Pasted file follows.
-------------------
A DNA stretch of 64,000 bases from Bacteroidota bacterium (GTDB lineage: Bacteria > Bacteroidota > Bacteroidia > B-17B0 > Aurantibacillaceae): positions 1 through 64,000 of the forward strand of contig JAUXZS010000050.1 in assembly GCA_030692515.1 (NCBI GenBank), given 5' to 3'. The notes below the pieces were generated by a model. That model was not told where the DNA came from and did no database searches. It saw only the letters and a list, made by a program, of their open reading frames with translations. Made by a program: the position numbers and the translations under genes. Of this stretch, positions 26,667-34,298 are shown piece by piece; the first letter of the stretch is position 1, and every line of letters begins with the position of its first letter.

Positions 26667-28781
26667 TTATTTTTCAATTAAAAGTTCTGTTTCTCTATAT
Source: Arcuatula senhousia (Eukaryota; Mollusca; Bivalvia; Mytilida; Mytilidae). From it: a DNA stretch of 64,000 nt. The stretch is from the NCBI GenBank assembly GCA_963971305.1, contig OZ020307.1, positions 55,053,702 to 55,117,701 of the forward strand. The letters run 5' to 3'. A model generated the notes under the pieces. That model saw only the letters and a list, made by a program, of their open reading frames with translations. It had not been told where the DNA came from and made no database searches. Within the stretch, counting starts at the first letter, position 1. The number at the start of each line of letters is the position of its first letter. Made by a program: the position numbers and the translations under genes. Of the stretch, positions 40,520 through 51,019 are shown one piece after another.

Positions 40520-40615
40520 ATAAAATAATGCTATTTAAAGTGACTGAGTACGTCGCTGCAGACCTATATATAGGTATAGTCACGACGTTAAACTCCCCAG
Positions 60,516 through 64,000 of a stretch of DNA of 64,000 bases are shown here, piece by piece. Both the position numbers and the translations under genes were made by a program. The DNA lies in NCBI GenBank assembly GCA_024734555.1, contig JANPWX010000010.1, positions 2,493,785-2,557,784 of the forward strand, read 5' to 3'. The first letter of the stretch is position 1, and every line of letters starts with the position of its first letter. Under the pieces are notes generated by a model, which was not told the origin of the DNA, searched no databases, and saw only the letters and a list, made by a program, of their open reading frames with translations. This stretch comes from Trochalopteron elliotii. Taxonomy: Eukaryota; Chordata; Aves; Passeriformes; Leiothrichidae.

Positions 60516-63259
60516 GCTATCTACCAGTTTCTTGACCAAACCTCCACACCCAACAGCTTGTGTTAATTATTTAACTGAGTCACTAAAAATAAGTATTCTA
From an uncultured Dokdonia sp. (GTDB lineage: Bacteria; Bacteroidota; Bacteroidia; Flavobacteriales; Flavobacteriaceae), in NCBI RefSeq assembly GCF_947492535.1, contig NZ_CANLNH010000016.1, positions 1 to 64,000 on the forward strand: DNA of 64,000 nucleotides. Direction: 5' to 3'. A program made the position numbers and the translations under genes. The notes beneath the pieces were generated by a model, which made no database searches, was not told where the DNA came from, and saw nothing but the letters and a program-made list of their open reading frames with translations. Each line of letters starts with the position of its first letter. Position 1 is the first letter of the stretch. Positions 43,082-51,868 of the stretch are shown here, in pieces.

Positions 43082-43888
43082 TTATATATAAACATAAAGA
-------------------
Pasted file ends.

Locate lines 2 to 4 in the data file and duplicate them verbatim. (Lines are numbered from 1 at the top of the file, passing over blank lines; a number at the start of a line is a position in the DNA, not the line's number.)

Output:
Positions 26667-28781
26667 TTATTTTTCAATTAAAAGTTCTGTTTCTCTATAT
Source: Arcuatula senhousia (Eukaryota; Mollusca; Bivalvia; Mytilida; Mytilidae). From it: a DNA stretch of 64,000 nt. The stretch is from the NCBI GenBank assembly GCA_963971305.1, contig OZ020307.1, positions 55,053,702 to 55,117,701 of the forward strand. The letters run 5' to 3'. A model generated the notes under the pieces. That model saw only the letters and a list, made by a program, of their open reading frames with translations. It had not been told where the DNA came from and made no database searches. Within the stretch, counting starts at the first letter, position 1. The number at the start of each line of letters is the position of its first letter. Made by a program: the position numbers and the translations under genes. Of the stretch, positions 40,520 through 51,019 are shown one piece after another.